In the village of Llantwit Fadre, near Pontypridd in the Rhondda valley, South Wales, one of the very few cars ever made in Wales was about to be born. Two men, with widely differing backgrounds, would make it happen.
Bernhard Friese was an ex-prisoner-of-war. When WWII ended in 1945 he decided to make his home in Wales rather than return to Germany. He married his Welsh girlfriend and settled down. He resumed his pre-war career as an engineer and prospered. Friese counted among his friends the local butcher, Giles Smith.
The two men shared a common ambition to build sports-cars. Friese, apart from his skills as an automotive engineer, had much experience in working with glass-fibre. He had already designed and built his first car. They came to a decision on how to realise their ambitions. They joined forces and formed a company, but what to call it?
GILes and BERNhard simply became `Gilbern`. They used Freise`s car as a basis for the Gilbern GT, which would be sold as a `kit-car` with all components being supplied new by Gilbern.Progress was slow but they made headway.
In 1968 the company was bought by ACE Capital Holdings, a gaming machine company. Giles Smith withdrew from Gilbern and was replaced by Mike Leather and Maurice Collins who became joint-managing-directors.
In 1970 ACE Holdings was taken over by the entertainment giant Mecca, who had no interest in building cars. Subsequently Mecca sold Gilbern to Maurice Collins. In 1972 Collins sold his shares to Mike Leather. Gilbern continued until purchase-tax (VAT) was applied to kit-cars in 1973. This meant that the Gilbern now became quite expensive. The addition of PT and the resulting collapse of the kit-car market meant that they would have to build the cars themselves and increase the price of the cars accordingly. They correctly judged that the exercise would be pointless. Gilbern therefore closed the factory doors in 1973.
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I was born in Hereford UK in 1948 and brought up in Gloucester UK. I played Rugby football internationally as a schoolboy. At the age of 17, a new and wet driving license in my paw, I entered motor racing. I was supported and financed by my parents and so my journey began.
In 1965 I bought a 1293cc Mini-Cooper `S` and campaigned it for a season. Having quickly made some good friends in the racing fraternity, several interesting opportunities came my way. I joined a sports-car team and raced in the Le Mans 24 hours in 1968 and 1969 in a Lola T70. Mechanical failure defeated both efforts. During that period I owned and raced a `D type` Jaguar and an AC Cobra. In those days cars like that were available and not too expensive, now they reside in museums and private collections. I had a chain of interesting cars through my youth including Jaguars, Minis, Mustangs and Lotus-Cortinas.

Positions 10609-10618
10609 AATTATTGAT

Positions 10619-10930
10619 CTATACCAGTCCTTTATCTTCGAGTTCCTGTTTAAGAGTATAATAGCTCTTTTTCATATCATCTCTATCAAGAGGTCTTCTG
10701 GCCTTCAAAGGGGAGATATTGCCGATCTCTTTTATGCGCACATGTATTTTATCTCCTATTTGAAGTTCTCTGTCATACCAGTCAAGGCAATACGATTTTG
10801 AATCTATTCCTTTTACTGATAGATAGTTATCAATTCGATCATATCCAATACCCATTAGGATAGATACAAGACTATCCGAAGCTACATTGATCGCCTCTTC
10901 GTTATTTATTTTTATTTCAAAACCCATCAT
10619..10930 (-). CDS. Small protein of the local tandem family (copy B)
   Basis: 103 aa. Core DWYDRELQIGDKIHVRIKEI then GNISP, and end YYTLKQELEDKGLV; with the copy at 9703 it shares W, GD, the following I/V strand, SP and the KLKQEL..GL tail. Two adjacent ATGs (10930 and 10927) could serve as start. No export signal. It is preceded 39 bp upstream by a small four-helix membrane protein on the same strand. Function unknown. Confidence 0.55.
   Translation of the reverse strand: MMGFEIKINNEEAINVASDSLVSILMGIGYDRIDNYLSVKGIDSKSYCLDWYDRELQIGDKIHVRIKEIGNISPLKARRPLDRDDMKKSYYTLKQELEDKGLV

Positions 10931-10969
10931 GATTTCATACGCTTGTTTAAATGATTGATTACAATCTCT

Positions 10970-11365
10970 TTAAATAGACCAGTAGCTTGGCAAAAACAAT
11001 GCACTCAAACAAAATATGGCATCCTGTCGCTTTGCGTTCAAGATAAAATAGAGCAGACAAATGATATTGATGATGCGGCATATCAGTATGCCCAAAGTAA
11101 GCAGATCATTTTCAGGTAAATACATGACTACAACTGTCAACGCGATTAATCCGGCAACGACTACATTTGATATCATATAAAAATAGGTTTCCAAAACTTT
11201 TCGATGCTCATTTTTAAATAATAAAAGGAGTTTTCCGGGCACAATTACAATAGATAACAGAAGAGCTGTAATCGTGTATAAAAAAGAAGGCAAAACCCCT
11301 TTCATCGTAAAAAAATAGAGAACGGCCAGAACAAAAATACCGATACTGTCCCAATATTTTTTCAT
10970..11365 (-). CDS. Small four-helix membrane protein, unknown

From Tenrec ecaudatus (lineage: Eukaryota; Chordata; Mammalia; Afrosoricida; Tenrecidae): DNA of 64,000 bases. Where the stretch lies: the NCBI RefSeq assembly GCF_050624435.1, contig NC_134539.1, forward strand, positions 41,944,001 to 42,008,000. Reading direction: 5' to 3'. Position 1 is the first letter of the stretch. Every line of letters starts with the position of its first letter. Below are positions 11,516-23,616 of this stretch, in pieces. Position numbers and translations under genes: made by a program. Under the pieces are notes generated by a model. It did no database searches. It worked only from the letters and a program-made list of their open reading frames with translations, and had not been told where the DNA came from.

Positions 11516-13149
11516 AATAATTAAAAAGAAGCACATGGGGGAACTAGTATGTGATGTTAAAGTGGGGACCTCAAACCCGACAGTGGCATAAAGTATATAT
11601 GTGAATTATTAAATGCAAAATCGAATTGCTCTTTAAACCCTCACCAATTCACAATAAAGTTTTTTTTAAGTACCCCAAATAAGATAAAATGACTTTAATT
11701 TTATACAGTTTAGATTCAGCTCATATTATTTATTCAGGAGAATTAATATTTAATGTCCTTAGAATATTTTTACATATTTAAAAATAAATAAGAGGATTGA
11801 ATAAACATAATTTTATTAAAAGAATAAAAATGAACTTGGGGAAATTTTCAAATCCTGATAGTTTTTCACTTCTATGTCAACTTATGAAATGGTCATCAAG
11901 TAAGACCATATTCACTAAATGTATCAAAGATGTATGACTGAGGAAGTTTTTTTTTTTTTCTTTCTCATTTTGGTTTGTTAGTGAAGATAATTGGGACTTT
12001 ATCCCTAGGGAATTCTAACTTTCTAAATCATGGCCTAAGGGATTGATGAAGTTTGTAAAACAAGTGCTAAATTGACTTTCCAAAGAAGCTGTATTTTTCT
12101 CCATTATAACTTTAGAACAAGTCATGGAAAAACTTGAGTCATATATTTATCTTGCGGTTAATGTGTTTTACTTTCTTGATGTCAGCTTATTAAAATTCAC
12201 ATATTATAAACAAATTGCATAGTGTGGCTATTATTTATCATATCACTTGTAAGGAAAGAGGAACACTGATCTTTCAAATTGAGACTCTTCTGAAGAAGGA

As a young driver I had my share of accidents too. Often the car would only be worth scrap-metal value by the time I got it home! I worked for an Aston-Martin/Jaguar dealership for a while, which enhanced my experience and gave me the opportunity to sample some very exotic machines, Ferrari, Facel-Vega, Iso and Maserati to recall a few of them.
At the end of 1969 I moved to South Africa to work on my uncle`s farm but the S.A. government had other ideas and drafted me into the army. After five years had passed I was thanked and released from the service. While I was there I bought a beige Cadillac Eldorado, previously the property of Marilyn Monroe. While I was away on a patrol my girlfriend had it re-sprayed pink! I was unimpressed by both the joke and the bill for the work!
When I returned to UK in 1974 I left it behind. On my return I found that the once-mighty British motor industry was in decline and was headed for oblivion. Motor racing was now very expensive so I turned to commercial transport. Driving large trucks gave me freedom and a chance to see some of the world. I don`t remember ever making a career choice but for the next thirty years a truck was my home. For about ten years in that period I owned two trucks of my own.
I also owned a famous MGB-GT, known as `Lucky`. If you`d like to read `The Story of Lucky` there is an article in Inopian`s archive. I finally retired, due to ill-health, in 2008. Since I had varied knowledge and many experiences on our subject I decided to share the stories of the cars I enjoyed (and hated) with the new generation.
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